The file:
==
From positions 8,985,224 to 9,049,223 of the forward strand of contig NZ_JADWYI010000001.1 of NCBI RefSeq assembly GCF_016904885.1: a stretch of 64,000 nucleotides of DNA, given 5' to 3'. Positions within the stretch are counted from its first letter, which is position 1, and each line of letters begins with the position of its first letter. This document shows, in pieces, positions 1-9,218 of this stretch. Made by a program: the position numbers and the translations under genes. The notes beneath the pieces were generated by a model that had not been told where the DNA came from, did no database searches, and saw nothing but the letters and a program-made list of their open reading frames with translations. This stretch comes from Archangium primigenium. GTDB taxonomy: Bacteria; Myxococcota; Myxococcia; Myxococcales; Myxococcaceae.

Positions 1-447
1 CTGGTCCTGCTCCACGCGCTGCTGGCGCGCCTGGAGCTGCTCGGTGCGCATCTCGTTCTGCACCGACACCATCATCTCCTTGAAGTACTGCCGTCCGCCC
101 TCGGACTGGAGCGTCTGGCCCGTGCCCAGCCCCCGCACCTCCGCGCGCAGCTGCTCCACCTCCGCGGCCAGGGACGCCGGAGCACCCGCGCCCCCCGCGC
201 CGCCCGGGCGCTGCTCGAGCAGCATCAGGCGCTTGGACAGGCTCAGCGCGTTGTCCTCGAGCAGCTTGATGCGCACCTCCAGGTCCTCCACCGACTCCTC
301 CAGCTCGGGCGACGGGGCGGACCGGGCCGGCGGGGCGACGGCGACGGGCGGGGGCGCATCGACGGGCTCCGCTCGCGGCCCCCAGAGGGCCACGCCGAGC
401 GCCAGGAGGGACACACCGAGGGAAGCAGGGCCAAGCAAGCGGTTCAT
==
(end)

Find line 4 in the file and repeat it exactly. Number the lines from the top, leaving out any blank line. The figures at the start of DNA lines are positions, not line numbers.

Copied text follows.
101 TCGGACTGGAGCGTCTGGCCCGTGCCCAGCCCCCGCACCTCCGCGCGCAGCTGCTCCACCTCCGCGGCCAGGGACGCCGGAGCACCCGCGCCCCCCGCGC